Does prostate-specific antigen velocity help in early detection prostate cancer?

Nov 05, 2009

The November issue of European Urology, the official journal of the European Association of Urology, features an article focussing on prostate specific antigen (PSA) velocity and early cancer detection. It has been suggested that changes in PSA over time aid prostate cancer detection.

It is argued that a rapidly rising PSA may indicate a greater risk of diagnosis of prostate even if are low. Some guidelines do incorporate PSA velocity cut points as an indication for biopsy. Professor A.J. Vickers of the Memorial Sloan-Kettering Cancer Center, Department of Medicine in New York (US): "Thus our aim was to evaluate whether PSA velocity indeed enhances the prediction of biopsy outcome in a large, representative, population-based cohort."

There were 2742 screening-arm participants with PSA <3 ng/ml at initial screening in the european randomized study of screening for prostate cancer (erspc) in rotterdam (nl) or göteborg (se) who were subsequently biopsied due to elevated psa.

Professor Vickers: "Our study has several strengths. It included a very large number of men in a randomized trial, who were therefore subject to highly standardized testing and follow-up procedures. We avoided verification bias and addressed the key question of whether PSA velocity adds information beyond that provided by PSA alone. We also used decision analysis to examine the clinical impact of decisions based on PSA velocity".

The conclusion of the study is that PSA velocity adds very little predictive value for determining the outcome of a first prostate biopsy in men with elevated PSA. These findings are very similar to those of earlier studies. "Accordingly, we see little justification for formal calculation of PSA velocity and subsequent incorporation into a , and no justification for velocity cut points, in determining indication for biopsy. This suggests that current guidelines on the use of PSAV to guide biopsy should be revised. However, we encourage use of clinical judgment in decisions about biopsy: A sudden rise in PSA might suggest prostatitis, triggering further evaluation of symptoms, laboratory tests, or empirical . If evidence of prostatitis is absent, a might well be advisable. This type of sophisticated, sequential, clinical decision making cannot easily be evaluated in analyses of population-based screening studies", says Professor Vickers.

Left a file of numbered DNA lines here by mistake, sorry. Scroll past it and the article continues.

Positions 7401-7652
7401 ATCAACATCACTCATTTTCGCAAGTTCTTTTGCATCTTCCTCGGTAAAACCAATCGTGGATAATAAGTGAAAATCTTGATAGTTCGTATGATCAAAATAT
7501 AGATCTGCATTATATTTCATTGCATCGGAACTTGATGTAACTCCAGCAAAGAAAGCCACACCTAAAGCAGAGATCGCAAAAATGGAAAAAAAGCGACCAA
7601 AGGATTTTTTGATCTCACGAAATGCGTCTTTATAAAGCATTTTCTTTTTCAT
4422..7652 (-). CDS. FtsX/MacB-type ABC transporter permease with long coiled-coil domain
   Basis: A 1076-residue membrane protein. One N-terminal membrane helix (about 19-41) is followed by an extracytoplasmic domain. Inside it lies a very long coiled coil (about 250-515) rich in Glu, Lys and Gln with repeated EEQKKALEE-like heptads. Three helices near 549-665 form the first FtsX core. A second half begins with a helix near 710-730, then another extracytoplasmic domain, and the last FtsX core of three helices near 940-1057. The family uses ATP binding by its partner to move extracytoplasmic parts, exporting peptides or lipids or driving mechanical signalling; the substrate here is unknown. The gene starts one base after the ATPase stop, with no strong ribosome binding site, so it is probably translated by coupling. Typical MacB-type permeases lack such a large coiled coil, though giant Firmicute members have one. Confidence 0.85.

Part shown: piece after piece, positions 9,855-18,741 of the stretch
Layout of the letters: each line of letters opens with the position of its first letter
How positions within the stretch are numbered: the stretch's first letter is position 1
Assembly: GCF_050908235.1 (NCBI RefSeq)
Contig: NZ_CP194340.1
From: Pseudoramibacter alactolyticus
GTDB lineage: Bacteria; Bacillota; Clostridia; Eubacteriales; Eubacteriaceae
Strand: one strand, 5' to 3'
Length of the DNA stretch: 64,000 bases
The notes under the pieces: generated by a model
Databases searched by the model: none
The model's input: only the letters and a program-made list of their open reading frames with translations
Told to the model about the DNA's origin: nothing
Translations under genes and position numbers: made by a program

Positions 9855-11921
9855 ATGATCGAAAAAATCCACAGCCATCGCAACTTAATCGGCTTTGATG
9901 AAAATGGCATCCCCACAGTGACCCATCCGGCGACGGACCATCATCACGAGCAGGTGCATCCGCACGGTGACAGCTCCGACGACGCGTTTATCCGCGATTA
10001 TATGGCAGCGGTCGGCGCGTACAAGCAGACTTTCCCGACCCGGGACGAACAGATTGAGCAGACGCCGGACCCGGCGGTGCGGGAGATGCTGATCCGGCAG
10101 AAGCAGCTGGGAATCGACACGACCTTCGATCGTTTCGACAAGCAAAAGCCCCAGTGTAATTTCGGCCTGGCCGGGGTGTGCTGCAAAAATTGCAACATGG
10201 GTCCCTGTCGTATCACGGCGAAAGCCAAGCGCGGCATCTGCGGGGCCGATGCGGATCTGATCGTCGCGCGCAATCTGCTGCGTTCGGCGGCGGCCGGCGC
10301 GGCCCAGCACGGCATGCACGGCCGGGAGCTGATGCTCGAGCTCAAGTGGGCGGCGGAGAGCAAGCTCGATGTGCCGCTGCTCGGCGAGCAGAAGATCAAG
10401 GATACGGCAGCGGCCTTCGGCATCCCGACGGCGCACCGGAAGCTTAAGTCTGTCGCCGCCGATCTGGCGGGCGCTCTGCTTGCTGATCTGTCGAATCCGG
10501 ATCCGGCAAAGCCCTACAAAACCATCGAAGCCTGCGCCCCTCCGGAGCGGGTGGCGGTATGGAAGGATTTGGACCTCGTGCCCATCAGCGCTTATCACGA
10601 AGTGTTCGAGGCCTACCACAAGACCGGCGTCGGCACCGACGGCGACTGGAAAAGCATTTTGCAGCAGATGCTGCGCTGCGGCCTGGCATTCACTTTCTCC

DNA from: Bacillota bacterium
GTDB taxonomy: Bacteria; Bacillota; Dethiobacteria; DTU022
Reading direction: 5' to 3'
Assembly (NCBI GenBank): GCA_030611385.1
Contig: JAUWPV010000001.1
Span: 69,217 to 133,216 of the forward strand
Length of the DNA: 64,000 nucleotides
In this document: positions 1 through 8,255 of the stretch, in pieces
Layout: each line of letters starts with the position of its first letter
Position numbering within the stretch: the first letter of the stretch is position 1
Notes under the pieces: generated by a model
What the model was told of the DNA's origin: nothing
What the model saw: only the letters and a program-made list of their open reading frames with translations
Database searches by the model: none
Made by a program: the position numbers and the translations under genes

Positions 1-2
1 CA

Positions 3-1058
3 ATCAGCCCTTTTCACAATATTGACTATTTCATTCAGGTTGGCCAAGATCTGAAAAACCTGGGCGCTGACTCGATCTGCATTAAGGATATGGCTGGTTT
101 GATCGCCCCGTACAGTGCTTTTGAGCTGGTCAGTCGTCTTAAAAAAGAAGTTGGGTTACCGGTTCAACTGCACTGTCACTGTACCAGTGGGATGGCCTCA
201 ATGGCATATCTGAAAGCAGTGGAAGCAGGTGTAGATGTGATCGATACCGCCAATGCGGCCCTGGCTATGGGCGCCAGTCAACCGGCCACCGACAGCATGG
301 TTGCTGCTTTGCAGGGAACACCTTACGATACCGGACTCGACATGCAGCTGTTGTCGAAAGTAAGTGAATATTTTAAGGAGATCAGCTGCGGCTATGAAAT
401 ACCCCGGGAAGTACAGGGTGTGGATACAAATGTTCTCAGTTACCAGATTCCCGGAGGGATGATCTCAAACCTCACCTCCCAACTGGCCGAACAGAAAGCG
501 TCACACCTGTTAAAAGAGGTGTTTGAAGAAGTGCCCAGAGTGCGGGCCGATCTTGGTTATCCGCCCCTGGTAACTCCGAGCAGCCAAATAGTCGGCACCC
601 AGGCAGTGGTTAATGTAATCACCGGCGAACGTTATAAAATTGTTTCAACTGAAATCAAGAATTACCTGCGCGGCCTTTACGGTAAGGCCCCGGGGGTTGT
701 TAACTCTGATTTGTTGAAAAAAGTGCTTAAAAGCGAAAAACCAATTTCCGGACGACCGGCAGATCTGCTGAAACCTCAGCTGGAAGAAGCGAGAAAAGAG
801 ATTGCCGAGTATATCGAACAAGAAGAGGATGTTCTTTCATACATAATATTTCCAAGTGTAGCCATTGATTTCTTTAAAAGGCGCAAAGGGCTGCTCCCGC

More information: Velocity for Early Detection of : Result from a Large, Representative, Population-based Cohort, Andrew J. Vickers, Tineke Wolters, Caroline J. Savage, Angel M. Cronin, M. Frank O'Brien, Kim Pettersson, Monique J. Roobol, Gunnar Aus, Peter T. Scardino, Jonas Hugosson, Fritz H. Schröder, Hans Lilja, European Urology, Volume 56, issue 5, pages 753-890, November 2009

Source: European Association of Urology

Explore further: Immunotherapy could stop resistance to radiotherapy

add to favorites email to friend print save as pdf

Related Stories

Prostate cancer gene test provides new early detection

Oct 16, 2008

Prostate cancer (PCa) is one of the most common male cancers in the Western world. Currently, early detection of PCa depends on an abnormal digital rectal examination and an elevated prostate-specific-antigen (PSA) level ...

High pretreatment PSA velocity predicts worse outcome

May 25, 2007

The most significant single predictor of aggressive prostate cancer is an elevated rate of increase in prostate specific antigen (PSA) levels, according to a new study. Published in the July 1, 2007 issue of CANCER, a peer-reviewed ...

PSA screening cuts deaths by 20 percent

Mar 18, 2009

Screening for prostate cancer can reduce deaths by 20%, according to the results of the European Randomized Study of Screening for Prostate Cancer (ERSPC) published online 1700 hours CET, today 18 March (NEJM, Online First*). ...

Recommended for you

Americans undergo colonoscopies too often, study finds

16 hours ago

Colonoscopies are a very valuable procedure by which to screen for the presence of colorectal cancer. However, it seems that healthy Americans who do undergo this sometimes uncomfortable examination often ...

User comments : 0